2 T Worcestershire sauce
2 T balsamic vinegar
1 tsp crushed red pepper
1 tsp chili powder
1 tsp salt
hot sauce to taste

In a hot and dry pan, sear all the sides of your pot roast until it’s got a lovely golden brown crust. Meanwhile, roughly chop the potatoes, celery, and carrots and toss them in your crock pot. When your pot roast is fully seared, nestle it on top of the vegetables in your crock pot.

Melt the butter in a medium saucepan and add the diced onion and peppers. Saute until soft and the onions are translucent. Pour the onions and peppers out on top of the meat.

Meanwhile, combine the rest of the ingredients to make the sauce. Add a little water to thin the sauce as necessary, especially if you’re cooking a lot of vegetables or a huge hunk of meat. Pour it into the crock pot and add water if needed to cover the vegetables. Close the lid and cook until the veggies are tender and the meat falls apart with a fork.

This recipe is one of the many reasons I’m a believer in making mistakes. I never would have come up with this without totally screwing up.


Herbal Caramel Chocolates

Herbal Caramel Chocolates
When I was a kid we used to make those microwave wilton chocolate candies for everything. We’d pull out the box full of molds my mom had stuffed in a back cabinet from the week she decided she was going to take up chocolate making, we’d rescue some ancient chocolates from another pantry, and we’d laboriously paint with melted “chocolate” to make little gobs of something that tasted like wax. All the fun was in the making, but now that I’m older and snobbier about my chocolate, I want to make something that is worth the trouble. I’ve been intimidated by chocolate but there’s really no need. It’s way easier than I believed. You just need a thermometer.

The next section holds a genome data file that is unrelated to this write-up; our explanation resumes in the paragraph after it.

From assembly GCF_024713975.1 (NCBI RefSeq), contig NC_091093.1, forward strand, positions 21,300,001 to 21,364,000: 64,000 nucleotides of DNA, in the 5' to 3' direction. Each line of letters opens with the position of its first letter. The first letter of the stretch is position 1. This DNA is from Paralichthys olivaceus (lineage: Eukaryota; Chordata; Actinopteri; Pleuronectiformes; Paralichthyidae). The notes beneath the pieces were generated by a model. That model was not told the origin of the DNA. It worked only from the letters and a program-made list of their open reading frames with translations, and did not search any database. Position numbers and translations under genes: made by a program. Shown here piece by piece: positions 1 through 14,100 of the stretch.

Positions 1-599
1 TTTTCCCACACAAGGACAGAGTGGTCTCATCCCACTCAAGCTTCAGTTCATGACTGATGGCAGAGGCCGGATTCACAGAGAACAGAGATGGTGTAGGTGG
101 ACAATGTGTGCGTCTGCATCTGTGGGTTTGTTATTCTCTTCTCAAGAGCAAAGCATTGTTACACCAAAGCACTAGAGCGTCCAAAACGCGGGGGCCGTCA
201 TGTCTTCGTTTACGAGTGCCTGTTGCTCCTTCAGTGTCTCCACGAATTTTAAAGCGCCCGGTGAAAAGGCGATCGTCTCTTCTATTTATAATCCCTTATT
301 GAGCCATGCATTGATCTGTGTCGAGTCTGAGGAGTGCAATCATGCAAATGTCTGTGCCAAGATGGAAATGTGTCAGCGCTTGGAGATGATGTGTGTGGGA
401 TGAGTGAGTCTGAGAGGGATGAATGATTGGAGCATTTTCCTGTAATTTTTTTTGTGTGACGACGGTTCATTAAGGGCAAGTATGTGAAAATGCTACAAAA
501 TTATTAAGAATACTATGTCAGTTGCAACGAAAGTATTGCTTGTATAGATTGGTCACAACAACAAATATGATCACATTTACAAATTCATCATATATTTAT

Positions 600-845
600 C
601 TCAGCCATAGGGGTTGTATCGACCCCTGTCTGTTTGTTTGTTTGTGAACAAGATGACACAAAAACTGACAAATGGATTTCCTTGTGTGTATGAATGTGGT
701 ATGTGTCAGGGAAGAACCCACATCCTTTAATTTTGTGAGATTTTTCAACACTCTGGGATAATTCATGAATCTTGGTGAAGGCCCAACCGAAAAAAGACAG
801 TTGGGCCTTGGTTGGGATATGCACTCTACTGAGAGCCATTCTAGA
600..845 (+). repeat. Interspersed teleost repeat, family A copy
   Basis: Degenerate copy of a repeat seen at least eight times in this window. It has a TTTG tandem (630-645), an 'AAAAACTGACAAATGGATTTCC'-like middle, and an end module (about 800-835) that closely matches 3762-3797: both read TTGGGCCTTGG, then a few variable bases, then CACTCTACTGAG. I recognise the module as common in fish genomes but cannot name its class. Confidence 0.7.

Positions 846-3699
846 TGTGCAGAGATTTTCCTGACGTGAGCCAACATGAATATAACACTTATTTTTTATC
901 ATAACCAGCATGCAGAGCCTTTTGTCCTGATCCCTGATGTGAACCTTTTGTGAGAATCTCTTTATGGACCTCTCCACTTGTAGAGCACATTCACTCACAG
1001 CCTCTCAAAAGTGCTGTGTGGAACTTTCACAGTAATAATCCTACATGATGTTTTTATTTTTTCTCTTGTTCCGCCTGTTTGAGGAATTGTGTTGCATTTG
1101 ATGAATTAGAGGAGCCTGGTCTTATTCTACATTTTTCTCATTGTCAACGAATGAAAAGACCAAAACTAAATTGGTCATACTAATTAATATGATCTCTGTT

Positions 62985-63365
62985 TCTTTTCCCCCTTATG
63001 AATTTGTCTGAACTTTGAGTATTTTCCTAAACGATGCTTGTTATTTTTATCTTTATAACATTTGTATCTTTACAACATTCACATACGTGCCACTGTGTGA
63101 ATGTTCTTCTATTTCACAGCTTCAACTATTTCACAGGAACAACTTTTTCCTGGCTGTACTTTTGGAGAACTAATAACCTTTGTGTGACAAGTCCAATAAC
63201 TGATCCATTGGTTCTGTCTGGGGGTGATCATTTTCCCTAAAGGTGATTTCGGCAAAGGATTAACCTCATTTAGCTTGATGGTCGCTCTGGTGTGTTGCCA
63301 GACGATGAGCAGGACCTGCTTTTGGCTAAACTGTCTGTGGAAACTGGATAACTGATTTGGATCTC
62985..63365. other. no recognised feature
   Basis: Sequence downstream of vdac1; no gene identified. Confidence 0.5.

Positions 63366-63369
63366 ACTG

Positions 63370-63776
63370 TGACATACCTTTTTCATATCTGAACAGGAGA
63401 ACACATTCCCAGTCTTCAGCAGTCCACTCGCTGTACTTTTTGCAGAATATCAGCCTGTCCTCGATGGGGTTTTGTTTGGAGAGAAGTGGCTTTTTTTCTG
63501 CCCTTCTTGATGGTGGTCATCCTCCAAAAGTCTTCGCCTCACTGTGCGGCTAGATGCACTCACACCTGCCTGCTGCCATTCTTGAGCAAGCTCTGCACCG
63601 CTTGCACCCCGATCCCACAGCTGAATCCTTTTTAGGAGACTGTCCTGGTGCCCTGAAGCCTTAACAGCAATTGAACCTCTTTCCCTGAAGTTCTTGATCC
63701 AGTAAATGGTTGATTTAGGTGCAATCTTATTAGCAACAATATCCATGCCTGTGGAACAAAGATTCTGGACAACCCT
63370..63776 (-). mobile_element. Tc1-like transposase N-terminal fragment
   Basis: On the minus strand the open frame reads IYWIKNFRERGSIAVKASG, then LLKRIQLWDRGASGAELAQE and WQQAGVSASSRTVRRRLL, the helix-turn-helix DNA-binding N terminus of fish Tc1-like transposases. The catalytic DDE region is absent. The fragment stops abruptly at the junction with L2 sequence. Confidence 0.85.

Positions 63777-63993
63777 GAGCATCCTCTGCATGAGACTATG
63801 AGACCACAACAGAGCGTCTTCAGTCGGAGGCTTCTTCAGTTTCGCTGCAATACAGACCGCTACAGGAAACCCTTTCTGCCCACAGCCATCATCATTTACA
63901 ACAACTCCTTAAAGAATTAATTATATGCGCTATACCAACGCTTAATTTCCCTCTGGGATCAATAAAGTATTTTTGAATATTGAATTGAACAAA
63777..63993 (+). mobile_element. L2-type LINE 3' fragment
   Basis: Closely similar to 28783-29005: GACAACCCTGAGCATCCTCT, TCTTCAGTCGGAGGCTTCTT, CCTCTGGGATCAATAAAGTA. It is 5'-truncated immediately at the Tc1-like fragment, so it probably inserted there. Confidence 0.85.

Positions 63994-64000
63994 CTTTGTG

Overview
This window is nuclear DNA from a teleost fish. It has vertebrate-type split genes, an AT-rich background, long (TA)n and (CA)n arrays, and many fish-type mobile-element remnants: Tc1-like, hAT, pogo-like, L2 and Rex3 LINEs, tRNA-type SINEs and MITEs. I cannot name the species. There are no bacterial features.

For my filling I wanted to make an herbed caramel. Some of my favorite Chocolate Artisans (that’s what they call themselves) make caramels infused with rosemary and lavender and brandy and a whole bunch of other not sweet concoctions. So far, the weirder they are the more I like them, so I had to try my hand at my own version.